Packs containing only three different characters, with each set having two of each. It was clear that these were no longer aimed at being collectables but were more like crude opportunist products aimed at capitalising on a new growing market. The three characters were called Tiddly Wink (Raspberry Flavour), Masked Menace (Apricot Flavour) and Sneaky Beaky (Strawberry).
A Great FEET of Destruction – Redesign (1992)
After 3 years of feeding little monsters to little monster, the novelty of the feet standing yoghurt pots had begun to wane, and with their recent venture into Fromage Frais, eyes were focused on how to turn more profit on the flagging franchise. With the FEET design being the most costly part of the yogurt pot, the powers that be decided to adopt the “Legs” used for the Fromage Frais. But what else could they do away with?
The different coloured pots were dropped in favour or a single pink colour and the different flavours dropped down to two. The pots were now more square than round and the faces printed onto paper to be stuck on later in the production process. Four original characters returned for the re-brand, and each one now had a nice little side design, designating the fruit flavouring inside. Spooky Wooky (Strawberry Flavour), Fangs a Lot (Raspberry Flavour), Frank ‘n’ Stein (Raspberry Flavour) and Rattle ‘n’ Roll (Strawberry Flavour) were the new papered faces of the redesign.
Is it Getting Cold in Here – Freezable Mousse (1992)
Alongside the re-branded yoghurts, a bunch of Freezable mousses also appeared. And here is where it gets weird. The new desserts used the ROUND designs of the OG yogurts, and they also printed the designs directly onto the pots. The colour of the pot and all the flavours were the same, but this new range of desserts certainly seemed like they were more inline with the brand than the new yoghurts. It’s possible these design choice were made for the dessert that could now go in the freezer, but it’s a little weird that they did not keep in brand across the board.
The frozen new faces were Snow Joke, Freddy Frostbite, Freddy Frostbite and Eski Moan. These little monsters were the last of the Fiendish Feet franchise, as it shortly stopped production. With the major loss of its USP, the lack of diversity of flavours and a general competition, the monster pots that stomped their way into our hearts, sadly dwindled in numbers, before being discontinued in 1993.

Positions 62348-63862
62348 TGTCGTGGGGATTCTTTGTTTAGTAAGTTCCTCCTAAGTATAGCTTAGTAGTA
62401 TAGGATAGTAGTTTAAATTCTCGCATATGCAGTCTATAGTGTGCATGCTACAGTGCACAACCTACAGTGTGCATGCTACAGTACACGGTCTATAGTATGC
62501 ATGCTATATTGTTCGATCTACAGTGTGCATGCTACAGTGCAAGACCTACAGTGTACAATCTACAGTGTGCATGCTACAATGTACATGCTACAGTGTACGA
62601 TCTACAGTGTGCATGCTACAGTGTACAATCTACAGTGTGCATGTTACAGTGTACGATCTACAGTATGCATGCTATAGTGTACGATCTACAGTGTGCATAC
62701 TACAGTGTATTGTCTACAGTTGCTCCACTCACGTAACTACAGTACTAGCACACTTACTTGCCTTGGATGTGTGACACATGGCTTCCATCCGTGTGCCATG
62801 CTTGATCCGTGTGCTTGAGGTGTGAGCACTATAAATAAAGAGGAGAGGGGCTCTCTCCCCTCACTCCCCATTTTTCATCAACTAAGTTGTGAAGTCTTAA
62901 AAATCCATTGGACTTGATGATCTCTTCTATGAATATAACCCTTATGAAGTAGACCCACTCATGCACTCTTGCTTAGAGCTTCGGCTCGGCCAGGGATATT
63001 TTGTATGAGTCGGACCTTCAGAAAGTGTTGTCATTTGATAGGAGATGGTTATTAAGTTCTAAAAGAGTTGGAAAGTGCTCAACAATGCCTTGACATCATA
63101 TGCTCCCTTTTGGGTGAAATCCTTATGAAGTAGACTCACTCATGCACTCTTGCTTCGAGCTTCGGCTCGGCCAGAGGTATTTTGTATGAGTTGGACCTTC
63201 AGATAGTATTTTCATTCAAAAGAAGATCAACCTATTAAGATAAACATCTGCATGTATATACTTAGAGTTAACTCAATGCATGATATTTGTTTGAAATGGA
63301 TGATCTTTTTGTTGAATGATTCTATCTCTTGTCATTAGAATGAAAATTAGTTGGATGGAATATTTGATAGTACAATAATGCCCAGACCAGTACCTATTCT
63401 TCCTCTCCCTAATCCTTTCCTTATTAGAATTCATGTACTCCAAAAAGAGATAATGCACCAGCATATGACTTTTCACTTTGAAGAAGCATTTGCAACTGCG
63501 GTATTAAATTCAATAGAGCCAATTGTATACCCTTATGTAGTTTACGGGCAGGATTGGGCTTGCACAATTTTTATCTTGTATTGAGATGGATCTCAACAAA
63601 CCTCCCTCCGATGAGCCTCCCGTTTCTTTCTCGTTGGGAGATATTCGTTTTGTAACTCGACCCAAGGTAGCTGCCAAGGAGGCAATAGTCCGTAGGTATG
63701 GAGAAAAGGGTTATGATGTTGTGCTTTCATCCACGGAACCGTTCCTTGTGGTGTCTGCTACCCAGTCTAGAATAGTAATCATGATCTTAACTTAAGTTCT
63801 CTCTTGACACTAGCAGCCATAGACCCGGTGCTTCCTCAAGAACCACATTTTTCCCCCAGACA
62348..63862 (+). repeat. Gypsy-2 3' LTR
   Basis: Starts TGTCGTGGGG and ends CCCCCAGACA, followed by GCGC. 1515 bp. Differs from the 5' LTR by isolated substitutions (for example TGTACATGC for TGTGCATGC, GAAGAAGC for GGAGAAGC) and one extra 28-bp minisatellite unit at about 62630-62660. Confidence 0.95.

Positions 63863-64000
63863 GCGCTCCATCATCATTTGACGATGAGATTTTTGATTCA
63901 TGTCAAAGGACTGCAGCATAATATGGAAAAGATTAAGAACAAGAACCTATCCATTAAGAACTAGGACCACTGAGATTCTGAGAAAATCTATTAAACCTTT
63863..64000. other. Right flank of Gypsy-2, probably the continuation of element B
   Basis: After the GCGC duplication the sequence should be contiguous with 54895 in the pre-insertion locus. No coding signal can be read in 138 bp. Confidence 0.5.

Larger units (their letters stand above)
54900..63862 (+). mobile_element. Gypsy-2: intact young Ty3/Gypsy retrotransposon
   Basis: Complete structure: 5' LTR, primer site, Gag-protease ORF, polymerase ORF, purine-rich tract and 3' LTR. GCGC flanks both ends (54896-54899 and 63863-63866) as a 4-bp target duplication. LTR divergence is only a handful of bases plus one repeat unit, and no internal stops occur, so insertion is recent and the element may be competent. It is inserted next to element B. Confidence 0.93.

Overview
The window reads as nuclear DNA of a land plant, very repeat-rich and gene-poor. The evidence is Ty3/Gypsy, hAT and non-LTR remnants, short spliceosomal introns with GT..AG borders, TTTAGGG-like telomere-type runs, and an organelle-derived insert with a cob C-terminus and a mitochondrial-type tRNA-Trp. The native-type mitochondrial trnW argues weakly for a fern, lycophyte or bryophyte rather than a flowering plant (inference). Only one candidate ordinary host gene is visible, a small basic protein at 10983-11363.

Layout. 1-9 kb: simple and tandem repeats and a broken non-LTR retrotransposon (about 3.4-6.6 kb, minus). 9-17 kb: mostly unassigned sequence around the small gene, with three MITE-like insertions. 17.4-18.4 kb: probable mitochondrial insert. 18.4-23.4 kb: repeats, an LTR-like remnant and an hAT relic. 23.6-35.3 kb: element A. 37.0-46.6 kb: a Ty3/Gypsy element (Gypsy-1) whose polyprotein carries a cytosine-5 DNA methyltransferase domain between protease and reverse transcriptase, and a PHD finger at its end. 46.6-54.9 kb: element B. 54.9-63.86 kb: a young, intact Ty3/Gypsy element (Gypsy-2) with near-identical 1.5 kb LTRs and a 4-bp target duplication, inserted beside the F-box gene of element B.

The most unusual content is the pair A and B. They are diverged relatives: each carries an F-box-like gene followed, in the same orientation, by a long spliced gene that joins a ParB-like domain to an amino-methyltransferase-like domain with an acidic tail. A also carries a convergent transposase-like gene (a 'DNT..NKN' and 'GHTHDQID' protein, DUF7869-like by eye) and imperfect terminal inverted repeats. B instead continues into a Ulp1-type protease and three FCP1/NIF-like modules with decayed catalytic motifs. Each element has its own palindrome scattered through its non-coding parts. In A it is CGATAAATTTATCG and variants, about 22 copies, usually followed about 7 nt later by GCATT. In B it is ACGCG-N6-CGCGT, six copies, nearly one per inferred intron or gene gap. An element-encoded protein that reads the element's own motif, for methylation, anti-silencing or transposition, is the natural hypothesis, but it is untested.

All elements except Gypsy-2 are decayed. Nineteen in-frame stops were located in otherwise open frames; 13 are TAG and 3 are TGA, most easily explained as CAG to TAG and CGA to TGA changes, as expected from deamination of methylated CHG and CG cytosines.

Get Outta Town – Special Additions and Merchandise
Before the re-design, there were several special addition pots that came out, introducing new characters and even a new diary product. Ivor Cold Toe came out at the festive periods, replacing Fangs a Lot in the four pack, and Hot Cross Bunny was another Fangs a Lot replacement at Easter. Cheesey Wheesey was a spreadable cheese that appeared next to other cheese products, spreading the brand further down the aisle.
Along side specials, posters, badges, stickers and magnet also marketed the growing brand during it’s heyday. A lot of these came in the form of giveaways that appeared on the packs. Other items included bumbags (fannypacks), bicycle clips and even a comic strip.
The most bizarre of all items was launched with a brief attempt at a revival in 1996, when a handheld video game was being given away with the new packs. Sadly, even a new era of handheld entertainment was not enough for letting the Fiendish Feet once again dwindled away.
Alongside merchandise, a number of adverts were produced, using lice action and animation. They were dark enough to make an impact but fun enough to be family friendly. For many kids, these little gems were there very first time they laid eyes on the Fiendish Feet.
Follow Your Feet
The Fiendish Feet ran for a number of years between 1989 and 1997. The monster desserts downfall started when St Ivel compromised the franchises unique selling point. By getting rid of the feet, to reduce cost, they reverted the dessert to nothing more than another pot on the shelf. They were fun, fiendish and made a huge impact. Above all else, they were a damned good idea! A tasty one too!
Huge shout out the amazing tribute page at RadioFeeds, who’s extensive research and work made this article possible. Check it out HERE.
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“Hello Horror Fans – What a delicious article. It makes me MAD hungry just reading about those little MONSTERS. Do you remember the Fiendish Feet or any other horror dessert from your child hood? DROP us a message in the comments below.